Colombo’s chief magistrate issued an order at the request of police preventing the woman from leaving until Dec. 9 and requiring that she give a statement before that date. The Swiss foreign ministry called the Nov. 25 incident a “very serious and unacceptable attack.” The Sri Lankan government said evidence collected by its investigators did not support the sequence of events given by the embassy, and said the employee needs to be interviewed by police.
Swiss State Secretary Pascale Baeriswyl summoned Sri Lankan Ambassador Karunasena Hettiarachchi and asked him to explain the evidence, the Swiss foreign ministry said Monday. Baeriswyl told the ambassador that the ministry would support all measures to investigate and resolve the matter by due process of law, but that the woman was too ill to be interviewed now.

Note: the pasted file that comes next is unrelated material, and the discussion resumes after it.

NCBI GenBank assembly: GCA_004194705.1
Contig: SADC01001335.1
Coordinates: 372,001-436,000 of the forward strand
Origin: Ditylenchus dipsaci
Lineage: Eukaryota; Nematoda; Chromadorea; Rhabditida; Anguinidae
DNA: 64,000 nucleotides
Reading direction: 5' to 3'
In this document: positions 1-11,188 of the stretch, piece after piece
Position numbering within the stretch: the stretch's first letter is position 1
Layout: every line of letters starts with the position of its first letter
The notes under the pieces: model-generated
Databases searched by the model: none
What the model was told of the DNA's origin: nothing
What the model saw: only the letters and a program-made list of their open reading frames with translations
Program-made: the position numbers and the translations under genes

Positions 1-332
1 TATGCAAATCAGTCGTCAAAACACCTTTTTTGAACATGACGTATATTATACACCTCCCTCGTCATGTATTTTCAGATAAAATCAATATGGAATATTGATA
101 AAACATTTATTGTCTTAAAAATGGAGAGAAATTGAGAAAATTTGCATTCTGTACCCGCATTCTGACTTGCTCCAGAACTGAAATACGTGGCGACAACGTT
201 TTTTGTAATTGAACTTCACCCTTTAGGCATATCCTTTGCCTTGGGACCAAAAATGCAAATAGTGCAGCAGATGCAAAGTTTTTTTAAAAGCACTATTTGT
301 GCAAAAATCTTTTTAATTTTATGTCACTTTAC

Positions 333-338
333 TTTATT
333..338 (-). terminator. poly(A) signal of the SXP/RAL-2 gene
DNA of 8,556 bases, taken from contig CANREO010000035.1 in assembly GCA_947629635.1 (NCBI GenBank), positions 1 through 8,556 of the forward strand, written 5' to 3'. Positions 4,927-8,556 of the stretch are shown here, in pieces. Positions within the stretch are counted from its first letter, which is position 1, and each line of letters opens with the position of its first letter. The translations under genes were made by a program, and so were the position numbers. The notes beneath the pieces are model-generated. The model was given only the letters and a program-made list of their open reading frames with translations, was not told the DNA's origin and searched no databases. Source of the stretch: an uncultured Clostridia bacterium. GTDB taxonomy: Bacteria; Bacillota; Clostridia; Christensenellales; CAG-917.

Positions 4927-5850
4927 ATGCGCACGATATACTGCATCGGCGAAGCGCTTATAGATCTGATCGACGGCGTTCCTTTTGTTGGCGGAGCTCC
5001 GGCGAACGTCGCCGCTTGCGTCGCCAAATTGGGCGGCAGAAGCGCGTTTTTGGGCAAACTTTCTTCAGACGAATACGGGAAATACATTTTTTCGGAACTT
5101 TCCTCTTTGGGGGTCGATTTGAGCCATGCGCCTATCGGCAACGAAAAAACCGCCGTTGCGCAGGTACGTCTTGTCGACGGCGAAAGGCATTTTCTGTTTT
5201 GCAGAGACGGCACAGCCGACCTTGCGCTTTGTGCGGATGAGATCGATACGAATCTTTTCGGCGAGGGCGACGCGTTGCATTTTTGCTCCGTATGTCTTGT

“She confirmed that the employee concerned still cannot be questioned on health grounds, stressing that the individual's health must take priority,” the ministry said in a statement. “She also indicated that while Switzerland had no interest in delaying investigations by the Sri Lankan authorities, the Federal Department of Foreign Affairs takes its responsibilities to its staff very seriously.”
A Sri Lankan police investigator, Nishantha Silva, fled to Switzerland following the election of Gotabaya Rajapaksa as president on Nov. 16. Silva had been investigating alleged abductions, torture, killings and enforced disappearances of journalists and activists when Rajapaksa was the defense chief under his brother Mahinda Rajapaksa’s presidency.
As defense chief, Gotabaya Rajapaksa was accused of overseeing what were known as “white van” abduction squads that whisked away critics. Some of them were returned after being tortured, while others were never seen again.
Gotabaya Rajapaksa has denied the allegations.